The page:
“The objective of this procedure is to ensure expeditious procurement of the approved requirements of the Armed Forces in terms of capabilities sought and time frame prescribed by optimally utilising the allocated budgetary resources. While achieving the same, it will demonstrate the highest degree of probity and public accountability, transparency in operations, free competition and impartiality. In addition, the goal of achieving self-reliance in defence equipment will be kept in mind.”
The Court at one stage quotes Paragraph 77 of DPP 2013 and proceeds to poses a question to itself,
“in this case where the RFP was issued much prior to 1st April 2013 and it was withdrawn, as already noted, in June 2015, a question may arise as to how it could be claimed that DPP 2013 was followed.”
Yet it proceeds to consider the DPP 2013 and fails to answer this question. The announcement by Mr Modi of the Inter Government Agreement was wholly impermissible as per Paragraph 71, which categorically provides as under:
“There may be occasions when procurements would have to be done from friendly foreign countries which may be necessitated due to geo-strategic advantages that are likely to accrue to our country…Such procurements will be done based on an Inter Governmental Agreement after clearance from CFA. The following cases would fall under the preview of this provision”.
The only three situations in which the Inter Government Agreement can be entered are:
- If proven equipment is identified in a friendly country while participating in a joint exercise
- If large value weapon system is available in a friendly country at a much lesser cost
- If equipment is restricted by foreign country for sale
Neither did the government justify the agreement with France under any specific clause, nor did the Court recognize it to do so. But most of all, since this was a large value acquisition and requiring the product support over a long period of time, the agreement should have provided for assistance of the foreign government in case the contract runs into unforeseen problems, something which has not been told to the Nation, as also to the Court.
The conclusions therefore by the Court that,
“In such a situation, government to government negotiations resulted in conclusion of the IGA for the supply of 36 Rafale Aircrafts, as part of a separate process” or that “the requisite steps are taken to have been followed as per DPP 2013”, or that upon INT having been constituted, and further processed by Inter Ministerial consultation and approval of CCS resulting in signing of the agreement, which, Court says “was in conformity with the process as per paragraph 72 of DPP 2013” are de hors facts and the DPP 2013.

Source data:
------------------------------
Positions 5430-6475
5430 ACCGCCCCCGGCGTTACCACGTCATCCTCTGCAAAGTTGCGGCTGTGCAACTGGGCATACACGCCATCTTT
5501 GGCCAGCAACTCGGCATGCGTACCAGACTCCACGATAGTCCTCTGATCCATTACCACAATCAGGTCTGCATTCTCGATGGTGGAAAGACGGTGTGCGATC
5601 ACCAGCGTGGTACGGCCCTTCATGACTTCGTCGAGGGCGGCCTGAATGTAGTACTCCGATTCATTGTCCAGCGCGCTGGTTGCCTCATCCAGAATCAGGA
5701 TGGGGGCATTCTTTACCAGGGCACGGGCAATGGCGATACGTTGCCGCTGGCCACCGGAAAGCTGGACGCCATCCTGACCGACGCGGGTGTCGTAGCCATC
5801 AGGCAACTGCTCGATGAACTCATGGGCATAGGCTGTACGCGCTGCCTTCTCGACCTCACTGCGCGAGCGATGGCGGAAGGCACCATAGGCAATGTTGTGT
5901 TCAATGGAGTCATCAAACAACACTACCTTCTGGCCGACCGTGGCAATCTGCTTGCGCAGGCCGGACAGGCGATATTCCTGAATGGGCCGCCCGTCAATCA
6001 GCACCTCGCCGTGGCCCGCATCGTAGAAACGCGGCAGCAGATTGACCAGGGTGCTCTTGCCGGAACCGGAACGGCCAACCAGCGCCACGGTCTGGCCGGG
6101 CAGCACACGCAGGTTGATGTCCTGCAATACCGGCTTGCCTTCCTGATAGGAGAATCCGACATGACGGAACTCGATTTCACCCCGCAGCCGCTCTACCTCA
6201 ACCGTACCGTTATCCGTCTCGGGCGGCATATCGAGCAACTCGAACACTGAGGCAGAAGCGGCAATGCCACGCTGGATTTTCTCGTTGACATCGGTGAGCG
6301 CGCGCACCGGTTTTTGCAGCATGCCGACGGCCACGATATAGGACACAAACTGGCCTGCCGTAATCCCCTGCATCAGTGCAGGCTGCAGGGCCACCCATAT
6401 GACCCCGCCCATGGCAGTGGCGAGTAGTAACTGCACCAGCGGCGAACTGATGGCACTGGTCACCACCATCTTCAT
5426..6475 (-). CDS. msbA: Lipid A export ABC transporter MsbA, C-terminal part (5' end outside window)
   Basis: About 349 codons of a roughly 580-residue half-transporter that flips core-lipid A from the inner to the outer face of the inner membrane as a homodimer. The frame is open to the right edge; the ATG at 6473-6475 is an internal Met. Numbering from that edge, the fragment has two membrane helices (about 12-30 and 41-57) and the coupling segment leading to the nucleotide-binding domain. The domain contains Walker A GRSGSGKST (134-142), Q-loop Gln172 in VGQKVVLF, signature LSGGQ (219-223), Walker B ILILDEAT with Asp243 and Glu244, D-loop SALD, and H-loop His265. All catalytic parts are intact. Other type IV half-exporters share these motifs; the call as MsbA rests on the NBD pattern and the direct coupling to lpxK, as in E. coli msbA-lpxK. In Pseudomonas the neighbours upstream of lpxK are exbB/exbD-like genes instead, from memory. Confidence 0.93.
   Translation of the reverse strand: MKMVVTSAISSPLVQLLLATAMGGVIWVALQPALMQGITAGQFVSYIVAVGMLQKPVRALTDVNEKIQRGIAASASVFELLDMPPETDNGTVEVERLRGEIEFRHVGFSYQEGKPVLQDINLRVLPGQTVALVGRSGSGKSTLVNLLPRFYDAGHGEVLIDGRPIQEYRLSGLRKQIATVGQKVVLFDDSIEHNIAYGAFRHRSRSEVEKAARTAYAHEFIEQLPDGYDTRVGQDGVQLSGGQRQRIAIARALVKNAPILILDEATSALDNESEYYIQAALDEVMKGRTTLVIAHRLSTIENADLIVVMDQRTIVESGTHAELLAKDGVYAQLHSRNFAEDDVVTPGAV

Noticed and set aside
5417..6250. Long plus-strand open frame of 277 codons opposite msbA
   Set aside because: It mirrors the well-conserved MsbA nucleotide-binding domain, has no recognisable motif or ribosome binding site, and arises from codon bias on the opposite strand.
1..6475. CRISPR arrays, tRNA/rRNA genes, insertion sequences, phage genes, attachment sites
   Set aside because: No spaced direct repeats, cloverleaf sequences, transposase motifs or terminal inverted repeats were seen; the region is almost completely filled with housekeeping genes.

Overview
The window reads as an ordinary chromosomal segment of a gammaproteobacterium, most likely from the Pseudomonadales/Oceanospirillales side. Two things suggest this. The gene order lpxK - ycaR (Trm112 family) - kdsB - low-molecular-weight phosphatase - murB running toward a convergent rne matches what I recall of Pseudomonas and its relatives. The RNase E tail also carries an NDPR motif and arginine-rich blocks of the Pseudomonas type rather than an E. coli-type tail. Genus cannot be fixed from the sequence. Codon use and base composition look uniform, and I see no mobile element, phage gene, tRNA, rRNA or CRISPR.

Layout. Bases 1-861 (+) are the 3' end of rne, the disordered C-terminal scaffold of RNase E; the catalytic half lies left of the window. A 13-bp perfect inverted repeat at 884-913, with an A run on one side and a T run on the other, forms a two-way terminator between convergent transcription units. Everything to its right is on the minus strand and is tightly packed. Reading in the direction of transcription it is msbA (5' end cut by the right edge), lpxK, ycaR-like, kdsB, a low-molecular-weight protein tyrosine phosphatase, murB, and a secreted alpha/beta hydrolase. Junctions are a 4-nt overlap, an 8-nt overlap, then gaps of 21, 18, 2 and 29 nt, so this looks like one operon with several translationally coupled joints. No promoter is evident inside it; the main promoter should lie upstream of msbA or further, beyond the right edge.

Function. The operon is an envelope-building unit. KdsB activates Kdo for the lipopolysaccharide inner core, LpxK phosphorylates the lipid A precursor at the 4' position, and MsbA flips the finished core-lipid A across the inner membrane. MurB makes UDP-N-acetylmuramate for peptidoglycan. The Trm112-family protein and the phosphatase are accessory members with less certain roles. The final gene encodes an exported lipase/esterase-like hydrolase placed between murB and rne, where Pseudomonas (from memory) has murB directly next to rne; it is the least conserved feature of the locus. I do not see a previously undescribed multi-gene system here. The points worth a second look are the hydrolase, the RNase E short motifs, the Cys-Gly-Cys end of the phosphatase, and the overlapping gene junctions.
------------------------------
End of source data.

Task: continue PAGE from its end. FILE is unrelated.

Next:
Various findings further recorded in paragraph 22 appear to be based on believing what was provided by the government in a sealed cover and not on what ought to have been told under sworn affidavits. The consultation with the senior Air Force Officers by the Court at short notice was wholly uncalled for and highly improper. Equally, the Court has unduly believed that there is a financial advantage to the Nation without going into great details of comparison of costs in the original RFP of 2007 and Dassault’s offer with the new contract of 2016. With utmost respect, the Court has committed manifest error in concluding:
“We cannot sit in judgment over the wisdom of deciding to go in for purchase of 36 aircrafts in place of 126. We cannot possibly compel the Government to go in for purchase of 126 aircraft. This is despite the fact that even before the withdrawal of RFP, an announcement came to be made in April 2015 about the decision to go in only for 36 aircrafts.”
The judgment on pricing is equally incorrect. The finding in paragraphs 24 to 26 are clearly unwarranted. The Supreme Court has failed to actually compare the price between what was offered pursuant to the 2007 tender for 126 aircrafts vis-a-vis the price at which 36 aircrafts were being acquired by Mr Modi. The failure of the Supreme Court to do such an exercise demonstrates the error in its judgment on this issue.
Equally, its findings about CAG and the Public Account Committee are wholly incorrect. It appears that the Supreme Court may have been persuaded to record those findings by the government supplying incorrect information in sealed covers. Perhaps, the Court’s conscience on pricing was satisfied because of the involvement of CAG and PAC and the Parliament. The government has misled the Court and is clearly guilty of gross contempt in the face of the Court, if it is so. If not, then the Supreme Court must explain to the Nation from where it found those facts and recorded them sans submissions of the parties.
On offsets, the judgment in paragraphs 27 to 33 is, to say the least, curious. The Court appears to have been influenced by the fact that,